6. Understanding the American Revolution, Founding, and the foundational civic principles of the nation is critically important.
    Our history and civic principles form the bedrock of our national identity, form of government, civic responsibilities, rights, and unity.
  7. Events can only be truly understood in the context in which they take place.
    To understand the Founding, it is necessary to know what the world was like for the diverse peoples who lived then: physical realities; , social structures, civic principles, beliefs, art, and world views.
Mapping

1st – Every action done in Company, ought to be with Some Sign of Respect, to those that are Present.”

—From Rules of Civility & Decent Behavior in Company and Conversation,

A book of 100 rules that George Washington learned in childhood and followed

Principles and Values

Why America Is Free emphasizes the civic and behavioral values generally held and depended upon for American society to function well. These values are neither political nor religious. Why America Is Free acknowledges the historical fact that 18th Century American colonists were primarily Christian or Jewish, and that religious beliefs were important in the lives of most colonists.

Students

Values of Good Citizenship

The students live every class day according to a simplified set of 18th century manners and discipline, in the process learning self-control, self-respect, and respect for others.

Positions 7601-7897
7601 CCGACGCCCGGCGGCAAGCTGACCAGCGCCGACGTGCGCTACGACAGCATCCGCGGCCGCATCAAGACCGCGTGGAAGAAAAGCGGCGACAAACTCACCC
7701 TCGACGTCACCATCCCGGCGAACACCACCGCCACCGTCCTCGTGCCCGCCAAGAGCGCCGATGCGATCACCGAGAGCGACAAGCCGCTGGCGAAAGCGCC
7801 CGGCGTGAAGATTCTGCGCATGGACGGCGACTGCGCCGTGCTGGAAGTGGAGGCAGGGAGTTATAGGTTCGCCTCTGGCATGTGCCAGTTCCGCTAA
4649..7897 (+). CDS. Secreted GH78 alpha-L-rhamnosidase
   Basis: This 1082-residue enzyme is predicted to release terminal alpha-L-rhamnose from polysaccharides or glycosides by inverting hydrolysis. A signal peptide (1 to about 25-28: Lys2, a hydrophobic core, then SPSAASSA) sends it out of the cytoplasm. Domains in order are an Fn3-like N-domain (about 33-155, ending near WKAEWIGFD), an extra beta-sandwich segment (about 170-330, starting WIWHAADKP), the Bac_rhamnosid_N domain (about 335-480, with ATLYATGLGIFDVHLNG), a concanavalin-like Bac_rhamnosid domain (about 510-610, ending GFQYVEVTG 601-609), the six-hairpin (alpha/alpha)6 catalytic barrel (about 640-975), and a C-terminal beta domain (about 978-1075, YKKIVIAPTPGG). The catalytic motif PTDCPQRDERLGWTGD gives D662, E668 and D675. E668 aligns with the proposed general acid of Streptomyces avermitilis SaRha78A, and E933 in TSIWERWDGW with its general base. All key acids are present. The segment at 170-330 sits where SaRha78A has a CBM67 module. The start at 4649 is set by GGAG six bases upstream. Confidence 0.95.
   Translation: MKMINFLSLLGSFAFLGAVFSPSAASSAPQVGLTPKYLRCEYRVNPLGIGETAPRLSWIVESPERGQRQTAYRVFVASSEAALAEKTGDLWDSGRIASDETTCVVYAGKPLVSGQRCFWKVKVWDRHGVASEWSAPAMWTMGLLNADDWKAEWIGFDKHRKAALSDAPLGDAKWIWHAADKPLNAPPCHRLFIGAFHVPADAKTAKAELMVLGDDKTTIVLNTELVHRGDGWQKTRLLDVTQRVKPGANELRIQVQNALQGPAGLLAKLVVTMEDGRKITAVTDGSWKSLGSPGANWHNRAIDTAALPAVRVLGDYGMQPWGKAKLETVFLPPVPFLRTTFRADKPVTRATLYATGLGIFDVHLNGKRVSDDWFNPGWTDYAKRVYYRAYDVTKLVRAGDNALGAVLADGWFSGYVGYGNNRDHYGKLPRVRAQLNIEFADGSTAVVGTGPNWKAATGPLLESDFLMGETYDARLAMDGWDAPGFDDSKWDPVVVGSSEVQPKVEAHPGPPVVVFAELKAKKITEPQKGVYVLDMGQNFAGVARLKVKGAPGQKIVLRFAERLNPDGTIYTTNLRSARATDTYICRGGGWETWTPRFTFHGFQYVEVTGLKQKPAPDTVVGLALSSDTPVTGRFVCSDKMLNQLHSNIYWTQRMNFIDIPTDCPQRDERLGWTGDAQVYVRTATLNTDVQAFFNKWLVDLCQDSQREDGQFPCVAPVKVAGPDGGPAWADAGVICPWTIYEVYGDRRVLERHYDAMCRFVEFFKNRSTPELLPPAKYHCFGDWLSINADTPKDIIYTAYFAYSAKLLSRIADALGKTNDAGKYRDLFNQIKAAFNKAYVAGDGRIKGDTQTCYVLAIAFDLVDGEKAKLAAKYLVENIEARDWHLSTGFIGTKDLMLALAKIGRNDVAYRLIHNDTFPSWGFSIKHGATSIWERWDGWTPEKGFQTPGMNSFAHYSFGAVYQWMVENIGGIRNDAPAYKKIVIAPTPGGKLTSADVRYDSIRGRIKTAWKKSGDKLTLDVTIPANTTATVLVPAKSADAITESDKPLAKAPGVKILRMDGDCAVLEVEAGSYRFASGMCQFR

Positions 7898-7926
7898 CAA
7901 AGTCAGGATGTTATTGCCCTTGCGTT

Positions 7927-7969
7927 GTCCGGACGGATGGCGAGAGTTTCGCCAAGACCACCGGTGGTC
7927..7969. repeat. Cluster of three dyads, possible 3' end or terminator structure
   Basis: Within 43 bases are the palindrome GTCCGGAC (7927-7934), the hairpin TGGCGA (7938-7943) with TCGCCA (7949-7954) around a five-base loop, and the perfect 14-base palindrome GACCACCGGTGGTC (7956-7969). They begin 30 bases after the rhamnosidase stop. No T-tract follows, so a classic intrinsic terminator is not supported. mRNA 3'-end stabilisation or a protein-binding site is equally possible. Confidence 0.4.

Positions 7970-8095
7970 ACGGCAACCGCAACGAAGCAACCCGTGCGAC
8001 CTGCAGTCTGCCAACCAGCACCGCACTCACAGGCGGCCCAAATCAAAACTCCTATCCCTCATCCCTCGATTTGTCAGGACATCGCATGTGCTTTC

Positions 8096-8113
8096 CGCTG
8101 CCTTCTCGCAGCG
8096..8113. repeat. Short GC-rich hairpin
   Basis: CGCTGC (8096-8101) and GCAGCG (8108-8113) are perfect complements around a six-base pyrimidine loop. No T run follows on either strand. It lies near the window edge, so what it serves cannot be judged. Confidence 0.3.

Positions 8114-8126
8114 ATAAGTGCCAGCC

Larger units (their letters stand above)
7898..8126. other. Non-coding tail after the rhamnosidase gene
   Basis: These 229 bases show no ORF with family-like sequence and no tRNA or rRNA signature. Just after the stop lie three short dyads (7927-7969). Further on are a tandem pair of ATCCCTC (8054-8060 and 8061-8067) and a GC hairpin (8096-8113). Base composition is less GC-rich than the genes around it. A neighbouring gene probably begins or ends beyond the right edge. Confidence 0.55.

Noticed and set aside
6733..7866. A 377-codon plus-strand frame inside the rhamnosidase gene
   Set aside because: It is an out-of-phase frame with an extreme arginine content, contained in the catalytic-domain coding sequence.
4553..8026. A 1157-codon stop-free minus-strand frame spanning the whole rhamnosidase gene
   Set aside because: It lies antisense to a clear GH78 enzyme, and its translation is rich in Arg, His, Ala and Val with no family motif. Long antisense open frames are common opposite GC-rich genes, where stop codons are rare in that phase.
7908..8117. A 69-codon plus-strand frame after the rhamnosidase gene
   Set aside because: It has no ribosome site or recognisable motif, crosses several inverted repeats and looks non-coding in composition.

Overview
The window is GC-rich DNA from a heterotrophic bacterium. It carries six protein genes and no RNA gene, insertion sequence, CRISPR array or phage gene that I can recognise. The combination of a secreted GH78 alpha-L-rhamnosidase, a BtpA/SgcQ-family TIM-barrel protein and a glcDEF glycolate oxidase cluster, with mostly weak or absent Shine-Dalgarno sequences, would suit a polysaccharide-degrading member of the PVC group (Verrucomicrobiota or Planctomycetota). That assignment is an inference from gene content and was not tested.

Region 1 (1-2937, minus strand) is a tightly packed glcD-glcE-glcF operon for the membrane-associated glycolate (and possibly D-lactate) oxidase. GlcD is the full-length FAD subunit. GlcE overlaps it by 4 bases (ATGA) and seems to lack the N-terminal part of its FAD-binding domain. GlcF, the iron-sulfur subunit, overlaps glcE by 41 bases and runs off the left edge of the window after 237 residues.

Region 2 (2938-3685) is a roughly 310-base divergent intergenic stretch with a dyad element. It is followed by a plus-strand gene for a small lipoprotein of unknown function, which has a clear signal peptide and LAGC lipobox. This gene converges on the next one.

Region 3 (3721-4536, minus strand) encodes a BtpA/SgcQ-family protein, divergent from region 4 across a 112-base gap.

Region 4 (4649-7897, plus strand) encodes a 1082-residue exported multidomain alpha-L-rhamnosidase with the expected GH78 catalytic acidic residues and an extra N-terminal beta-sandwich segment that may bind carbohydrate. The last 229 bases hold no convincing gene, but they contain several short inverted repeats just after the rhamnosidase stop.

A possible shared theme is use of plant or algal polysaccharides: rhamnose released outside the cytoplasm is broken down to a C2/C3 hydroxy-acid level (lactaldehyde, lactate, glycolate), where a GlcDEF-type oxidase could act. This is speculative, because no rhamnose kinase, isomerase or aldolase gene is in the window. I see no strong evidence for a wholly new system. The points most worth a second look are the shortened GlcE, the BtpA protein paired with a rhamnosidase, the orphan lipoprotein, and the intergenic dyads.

• Be honest
  • Be trustworthy; keep your word and fulfill your obligations
  • Obey the law
  • Be fair in treatment of others
  • Treat others with respect, even when disagreeing
  • Respect for the property of others
  • Take responsibility for one’s own actions
  • Be kind and compassionate toward others
  • Help others and serve the community, working for the good of all
  • Stay informed, and acting responsibly for improvement
—Lead 5th Grade Teacher, Private, Ligonier, PA

Governmental Principles

The curriculum also covers the basics of a solid civics program.

  • The supreme law of the United States government is the U.S. Constitution.
  • All people are created equal under the law and have unalienable rights.  Each right has corresponding responsibilities and limitations.
  • Government derives its power from the people it governs, and its purpose is to serve and protect the rights of all citizens equally.
  • Rule of Law: Laws must be set openly, respect fundamental rights, be applied equally, and be followed uniformly until they are changed through an established process.   
  • Representative Democracy/Republic: Representatives elected by citizens make the laws.
  • Federalism: Under the Constitution, the federal government controls some matters, and state governments or individuals retain control over others.
  • Separation of Powers: The government is divided into three branches, each with separate powers.
  • Checks and Balances: The different branches each also serve as watchdogs over the behavior of other branches.

It is a fabulous multi-sensory approach. Every student learns differently and this curriculum reaches everyone.

—Assistant to the Executive Director, Private School

The students acknowledge the change, the parents appreciate the change, and the teachers applaud the change.

—Head of School, Private School for students with mild to moderate learning disorders, Annandale, VA

Students who have been taught early American History through this program retain the core knowledge of our early founding to a much greater degree than students who were not exposed to the program. Additionally, we have discovered that Why America Is Free students possess a deeper awareness and understanding of citizenship and the principles of American democracy than do their counterparts.

—Social Studies Middle School Instructional Coach and Head of Department, Humble ISD, Humble, TX